As a man who coaches other men to be effective leaders – in their careers, in their families and in their communities, I am deeply interested in the words my clients use to talk themselves, other people and the world in general.
Words, after all, reveal a man’s worldview. And a man’s worldview dictates what he pay attention to. And what he pay attention to dictates what he regards as possible.
In coaching, most men reveal almost immediately, and without knowing it, that the world they live in is some kind of a machine, that the people they encounter in that world are smaller machines, and that he himself is also a machine, but also a mechanic.
They tell me things aren’t working properly.
They want to know how they can fix a person or a problem at work or at home.
They want to know what is wrong with them.
They want to know how they can remove their hard exterior or toughen up their softness.
They want to be sharp.
They want to appear put-together.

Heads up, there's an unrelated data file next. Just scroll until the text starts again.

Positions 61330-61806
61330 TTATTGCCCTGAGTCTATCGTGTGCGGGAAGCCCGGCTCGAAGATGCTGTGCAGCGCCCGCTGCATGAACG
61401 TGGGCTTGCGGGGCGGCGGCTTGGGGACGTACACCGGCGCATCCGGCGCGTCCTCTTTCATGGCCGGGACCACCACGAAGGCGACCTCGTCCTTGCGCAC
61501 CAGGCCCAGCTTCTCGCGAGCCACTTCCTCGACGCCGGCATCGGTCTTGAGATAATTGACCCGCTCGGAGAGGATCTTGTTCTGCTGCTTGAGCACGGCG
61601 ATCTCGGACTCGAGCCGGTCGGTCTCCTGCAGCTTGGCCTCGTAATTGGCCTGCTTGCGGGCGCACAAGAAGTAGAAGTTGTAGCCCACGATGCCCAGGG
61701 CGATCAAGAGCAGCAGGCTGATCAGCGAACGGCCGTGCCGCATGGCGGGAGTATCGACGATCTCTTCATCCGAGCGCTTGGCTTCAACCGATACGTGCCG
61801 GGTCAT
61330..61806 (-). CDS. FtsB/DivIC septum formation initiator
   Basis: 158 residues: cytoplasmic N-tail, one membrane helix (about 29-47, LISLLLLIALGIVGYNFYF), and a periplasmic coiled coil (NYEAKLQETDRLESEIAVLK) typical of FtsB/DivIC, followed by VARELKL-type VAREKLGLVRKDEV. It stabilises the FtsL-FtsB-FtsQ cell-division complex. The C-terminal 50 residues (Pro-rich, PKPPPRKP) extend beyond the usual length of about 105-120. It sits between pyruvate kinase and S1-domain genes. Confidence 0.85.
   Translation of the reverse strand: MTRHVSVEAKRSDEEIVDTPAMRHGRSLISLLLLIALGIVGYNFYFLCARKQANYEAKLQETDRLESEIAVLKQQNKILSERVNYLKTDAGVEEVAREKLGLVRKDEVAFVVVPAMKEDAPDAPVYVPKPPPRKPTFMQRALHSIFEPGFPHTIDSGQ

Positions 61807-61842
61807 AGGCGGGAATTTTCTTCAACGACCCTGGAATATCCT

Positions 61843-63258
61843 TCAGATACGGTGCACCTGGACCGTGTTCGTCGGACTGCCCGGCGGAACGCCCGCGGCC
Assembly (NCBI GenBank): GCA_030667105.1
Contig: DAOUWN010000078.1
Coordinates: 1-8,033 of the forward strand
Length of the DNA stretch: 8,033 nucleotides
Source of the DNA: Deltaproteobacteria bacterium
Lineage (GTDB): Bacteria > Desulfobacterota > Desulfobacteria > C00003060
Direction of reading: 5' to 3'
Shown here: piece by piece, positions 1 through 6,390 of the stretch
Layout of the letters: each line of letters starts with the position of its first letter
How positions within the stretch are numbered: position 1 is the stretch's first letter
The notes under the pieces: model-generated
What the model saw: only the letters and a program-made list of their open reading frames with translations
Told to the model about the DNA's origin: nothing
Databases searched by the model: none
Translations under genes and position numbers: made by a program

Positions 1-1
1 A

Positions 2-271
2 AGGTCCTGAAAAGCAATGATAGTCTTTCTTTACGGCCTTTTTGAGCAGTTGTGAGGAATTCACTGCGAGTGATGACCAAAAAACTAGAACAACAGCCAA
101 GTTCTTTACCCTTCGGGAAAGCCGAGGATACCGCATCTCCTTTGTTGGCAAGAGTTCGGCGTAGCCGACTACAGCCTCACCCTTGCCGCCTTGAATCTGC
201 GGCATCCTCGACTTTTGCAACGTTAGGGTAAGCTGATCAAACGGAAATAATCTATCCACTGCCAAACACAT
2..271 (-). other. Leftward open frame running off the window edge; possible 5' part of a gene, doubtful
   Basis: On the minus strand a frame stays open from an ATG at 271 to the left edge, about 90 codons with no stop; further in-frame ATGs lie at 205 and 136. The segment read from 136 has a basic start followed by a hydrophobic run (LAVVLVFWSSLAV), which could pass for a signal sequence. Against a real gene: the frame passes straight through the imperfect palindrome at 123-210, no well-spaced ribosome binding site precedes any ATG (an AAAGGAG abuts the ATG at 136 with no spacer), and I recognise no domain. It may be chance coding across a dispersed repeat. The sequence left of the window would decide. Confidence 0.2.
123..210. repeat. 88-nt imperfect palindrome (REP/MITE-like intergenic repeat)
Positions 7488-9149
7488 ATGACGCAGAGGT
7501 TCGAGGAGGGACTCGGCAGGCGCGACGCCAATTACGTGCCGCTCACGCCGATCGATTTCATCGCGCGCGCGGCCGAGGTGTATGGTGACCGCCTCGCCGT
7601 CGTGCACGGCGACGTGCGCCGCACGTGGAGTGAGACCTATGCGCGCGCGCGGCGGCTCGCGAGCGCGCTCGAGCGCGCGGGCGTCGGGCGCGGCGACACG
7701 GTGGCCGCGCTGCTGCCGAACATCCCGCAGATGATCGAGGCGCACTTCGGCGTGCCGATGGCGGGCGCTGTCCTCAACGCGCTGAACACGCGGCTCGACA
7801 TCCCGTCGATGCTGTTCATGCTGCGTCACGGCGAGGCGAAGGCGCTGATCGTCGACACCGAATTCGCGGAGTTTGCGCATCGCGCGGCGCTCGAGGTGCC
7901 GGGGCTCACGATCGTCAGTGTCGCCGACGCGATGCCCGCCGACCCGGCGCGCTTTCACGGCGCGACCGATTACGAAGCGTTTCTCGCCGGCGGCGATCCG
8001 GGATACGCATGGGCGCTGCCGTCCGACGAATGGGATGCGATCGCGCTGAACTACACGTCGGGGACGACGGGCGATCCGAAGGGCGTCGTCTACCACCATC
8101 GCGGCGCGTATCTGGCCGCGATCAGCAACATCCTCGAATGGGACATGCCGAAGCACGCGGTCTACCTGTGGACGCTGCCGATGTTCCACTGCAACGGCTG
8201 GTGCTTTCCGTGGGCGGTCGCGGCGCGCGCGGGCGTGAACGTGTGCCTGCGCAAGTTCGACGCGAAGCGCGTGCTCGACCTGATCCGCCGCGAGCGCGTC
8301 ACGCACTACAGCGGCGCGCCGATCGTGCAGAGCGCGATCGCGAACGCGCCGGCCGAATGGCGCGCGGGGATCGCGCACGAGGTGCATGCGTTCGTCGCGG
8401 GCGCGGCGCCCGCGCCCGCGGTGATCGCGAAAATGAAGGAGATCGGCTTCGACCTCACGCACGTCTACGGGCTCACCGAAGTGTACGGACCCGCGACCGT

Even when they don’t use these exact words, their way of working, communicating and leading reveals this dominant way of viewing the world.
While the machine metaphor is perfectly functional when the toilet is clogged or the car is on the fritz, it turn ridiculous when it comes to dealing with complex organisms such as, oh, I don’t know, your spouse, your kids, your body, your employees or your career.
Turns out, people don’t take kindly to being though of or treated as machines, or any object.. This metaphor we often live by is inadequate. It’s inadequate for forming meaningful connections with others. It’s inadequate for experiencing life as it actually presents itself – a mess of sensations, emotions and thoughts. It’s inadequate for resolving conflict. It’s inadequate for bringing out the best in others. It’s inadequate for finding joy and meaning in our lives – something that every single man I have ever worked with turns out to be very interested in.
So, how do we fix this problem, men? (See what I did, there?). We begin by coming up with a better metaphor. One that reveals possibilities instead of dead ends.
I’ve got one in mind – which I’ll tell you about in Part II of this post.